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By Miriam Rafery

June 29, 2011 (San Diego)—The California Citizens Redistricting Commission heard input from area residents this month, including some residents of East County and Imperial County who objected to the redrawing of Congressional and state leglsiative district lines to lump the two regions together.


Scott Alevy, chairman of the San Diego East County Chamber of Commerce, noted differences in the geography and economy of the two areas. “You have a mountain range, literally, between us,” he noted.

Other East County residents concurred. “The East County is made up of a number of towns and communities which all have similar attributes that give the East County its special charm,” Lakeside resident Milt Cyphert, co-founder of the East County Community Action Coalition and a board member of the Lakeside Chamber of Commerce, wrote in a letter to the commission. Cyphert noted that East County’s communities share common cultural bonds of rural, equestrian and Western heritage as well as geographical features.

“The East County is a playground for San Diego, with parks, hiking, horse and bike trails and scenic corridors for all to enjoy,” he wrote. “The Imperial Valley is a desert.” He further noted that East County communities have special concerns for fire-fighting and that many East County residents work in San Diego but have little in common with Imperial Valley. He argued that the proposed redistricting could “destroy all that we have done to protect and preserve our unique and cherished way of life by taking away our vote and our voice and giving it to Imperial Valley.”

Some Imperial Valley residents are also upset at being joined with San Diego. Josué Merado, an Ad hoc Border committee member, led a group of residents from Imperial County to San Diego to voice concerns to the commissioners. “We need representatives that know our region, the similarities and the difficulties, to be one voice for those who are too exhausted or tired of not being listened to,” he said, the Imperial Valley Press reported. “Redistricting is about giving a voice to the people.”

One Latino rights group has talked of filing a lawsuit alleging Voting Rights Act violations, contending that the proposed districts along the border region do not provide ample voice for the area’s many Hispanic voters.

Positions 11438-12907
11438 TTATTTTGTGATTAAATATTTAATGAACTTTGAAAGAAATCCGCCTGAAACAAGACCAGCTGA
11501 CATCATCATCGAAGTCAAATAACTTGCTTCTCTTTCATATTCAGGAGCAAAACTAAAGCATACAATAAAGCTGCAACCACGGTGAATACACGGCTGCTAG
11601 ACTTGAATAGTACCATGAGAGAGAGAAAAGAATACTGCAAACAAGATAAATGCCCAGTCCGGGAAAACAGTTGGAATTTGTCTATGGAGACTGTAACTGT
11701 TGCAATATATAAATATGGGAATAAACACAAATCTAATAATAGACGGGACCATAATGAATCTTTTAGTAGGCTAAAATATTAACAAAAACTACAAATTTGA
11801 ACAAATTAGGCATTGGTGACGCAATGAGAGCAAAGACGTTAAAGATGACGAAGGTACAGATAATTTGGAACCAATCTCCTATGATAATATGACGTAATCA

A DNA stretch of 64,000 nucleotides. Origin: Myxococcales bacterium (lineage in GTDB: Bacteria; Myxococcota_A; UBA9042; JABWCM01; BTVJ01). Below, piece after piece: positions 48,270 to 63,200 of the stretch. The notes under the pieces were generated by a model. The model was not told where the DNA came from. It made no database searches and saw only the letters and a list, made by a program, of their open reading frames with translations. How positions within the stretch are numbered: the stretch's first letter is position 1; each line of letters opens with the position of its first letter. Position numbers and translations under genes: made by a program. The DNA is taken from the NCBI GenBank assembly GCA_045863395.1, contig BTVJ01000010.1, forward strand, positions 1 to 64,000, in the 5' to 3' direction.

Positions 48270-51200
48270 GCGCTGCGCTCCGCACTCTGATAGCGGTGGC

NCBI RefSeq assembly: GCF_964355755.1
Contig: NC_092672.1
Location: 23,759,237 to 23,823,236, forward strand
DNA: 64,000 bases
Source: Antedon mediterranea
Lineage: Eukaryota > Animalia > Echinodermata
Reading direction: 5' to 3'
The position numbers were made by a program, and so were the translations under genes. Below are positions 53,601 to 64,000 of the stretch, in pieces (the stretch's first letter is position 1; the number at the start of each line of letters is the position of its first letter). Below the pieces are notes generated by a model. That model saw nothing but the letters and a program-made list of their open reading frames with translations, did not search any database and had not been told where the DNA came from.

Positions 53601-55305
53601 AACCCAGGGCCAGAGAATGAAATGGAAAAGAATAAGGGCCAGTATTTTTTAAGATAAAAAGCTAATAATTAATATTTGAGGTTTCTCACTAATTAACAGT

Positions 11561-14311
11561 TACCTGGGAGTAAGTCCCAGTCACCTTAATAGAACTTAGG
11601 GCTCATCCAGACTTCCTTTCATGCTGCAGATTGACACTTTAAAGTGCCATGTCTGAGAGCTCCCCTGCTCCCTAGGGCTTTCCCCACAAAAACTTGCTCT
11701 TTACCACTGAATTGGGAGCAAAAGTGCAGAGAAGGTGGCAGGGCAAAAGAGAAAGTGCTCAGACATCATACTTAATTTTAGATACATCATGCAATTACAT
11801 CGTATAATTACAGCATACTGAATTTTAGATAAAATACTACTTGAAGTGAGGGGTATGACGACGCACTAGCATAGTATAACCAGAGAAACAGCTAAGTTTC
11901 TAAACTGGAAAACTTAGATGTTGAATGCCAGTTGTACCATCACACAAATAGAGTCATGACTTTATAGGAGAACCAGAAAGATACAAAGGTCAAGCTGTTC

Not everyone is displeased. Some members of the La Mesa Foothills Democratic Club and East County Democratic Club have expressed approval at the Commission's proposal to shift portions of La Mesa and El Cajon from Republican Duncan Hunter's district into representation by Democrat Susan Davis, for example, noting that La Mesa now has a slim Democratic majority in voter registration.

This is the first time that redistricting, also called reapportionment, has been handled by a citizens’ group instead of the California Legislature. The Commission is bound by numerous—and sometimes conflicting—rules. One area that has been problematic is that areas in Imperial County do not have enough people to meet the minimum population requirements for Congressional and Legislative districts. Rob Wilcox, communications director, has noted that the problem is particularly thorny with Congressional districts where the population variance between districts is restricted to just one person.

On June 23, the commission announced it will move its release date for a second draft of maps to July 14th in order to have more time to review them before voting to move forward. Districts will be numbered in the second round of maps. In addition, the commission delegated authority to commissioners Blanco and Forbes to work with its chief counsel to recommend a law firm for post-final map litigation.

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